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But they quickly disappeared once I put the bench horizontal and did a quick skim over with the trailing edge of the chainsaw bar:
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And I was left with a rather nice bench!
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The school wanted some simple log stools as well, so I selected some suitably-sized logs to cut up and transported the results with my log trolley:
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I even managed to get it all into the trailer and the car in one trip!
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Here's the end results, delivered to the school field:
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In other news from the woods... the Bluebells are growing, having had the first shoots pop out the ground in the second half of January:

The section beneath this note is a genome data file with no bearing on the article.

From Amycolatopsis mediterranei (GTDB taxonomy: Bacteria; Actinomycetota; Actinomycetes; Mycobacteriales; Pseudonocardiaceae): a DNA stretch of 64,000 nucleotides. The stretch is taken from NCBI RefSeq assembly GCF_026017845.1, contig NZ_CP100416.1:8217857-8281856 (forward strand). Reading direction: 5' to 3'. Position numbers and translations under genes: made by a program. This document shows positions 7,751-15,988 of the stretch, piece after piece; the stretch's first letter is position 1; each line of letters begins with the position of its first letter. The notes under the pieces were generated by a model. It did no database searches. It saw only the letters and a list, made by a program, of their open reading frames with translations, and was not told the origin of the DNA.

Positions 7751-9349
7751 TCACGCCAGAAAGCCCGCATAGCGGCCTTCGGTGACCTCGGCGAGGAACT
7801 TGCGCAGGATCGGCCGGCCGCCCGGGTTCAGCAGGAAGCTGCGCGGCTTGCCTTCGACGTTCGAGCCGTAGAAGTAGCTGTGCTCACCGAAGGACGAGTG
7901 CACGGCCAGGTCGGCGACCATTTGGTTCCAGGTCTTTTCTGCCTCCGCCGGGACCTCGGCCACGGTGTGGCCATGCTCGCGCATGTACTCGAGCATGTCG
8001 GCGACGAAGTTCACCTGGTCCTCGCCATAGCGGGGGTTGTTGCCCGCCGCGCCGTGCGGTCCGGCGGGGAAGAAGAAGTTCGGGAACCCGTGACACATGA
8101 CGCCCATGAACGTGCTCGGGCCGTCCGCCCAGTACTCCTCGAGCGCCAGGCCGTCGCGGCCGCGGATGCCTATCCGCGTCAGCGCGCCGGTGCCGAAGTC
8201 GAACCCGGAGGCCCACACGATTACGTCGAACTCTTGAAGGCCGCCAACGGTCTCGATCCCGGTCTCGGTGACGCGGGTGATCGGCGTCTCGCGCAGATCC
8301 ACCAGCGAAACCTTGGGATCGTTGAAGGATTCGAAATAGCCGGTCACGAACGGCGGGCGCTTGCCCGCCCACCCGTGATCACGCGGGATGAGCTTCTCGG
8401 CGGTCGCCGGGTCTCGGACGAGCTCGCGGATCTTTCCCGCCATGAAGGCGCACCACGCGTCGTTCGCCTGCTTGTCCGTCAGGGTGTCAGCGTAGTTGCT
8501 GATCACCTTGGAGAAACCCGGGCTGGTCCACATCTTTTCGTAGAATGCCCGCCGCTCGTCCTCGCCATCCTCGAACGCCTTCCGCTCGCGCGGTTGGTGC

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And this hen pheasant has been following me around. She nearly ate some bird feed from my hand! Far too tame for her own good I think...
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Back in Rye, we did get a light covering of snow one day in January, but it only lasted a couple of hours and there was no time to go to the woods and photograph it there...
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I've also been playing around with my Carry Freedom Y-Frame bike trailer, and now have it set up to run on my mountain bike. I tested it out hauling about 25kg up and down a hill, but I'm not convinced I'll be bringing all next winter's firewood back this way...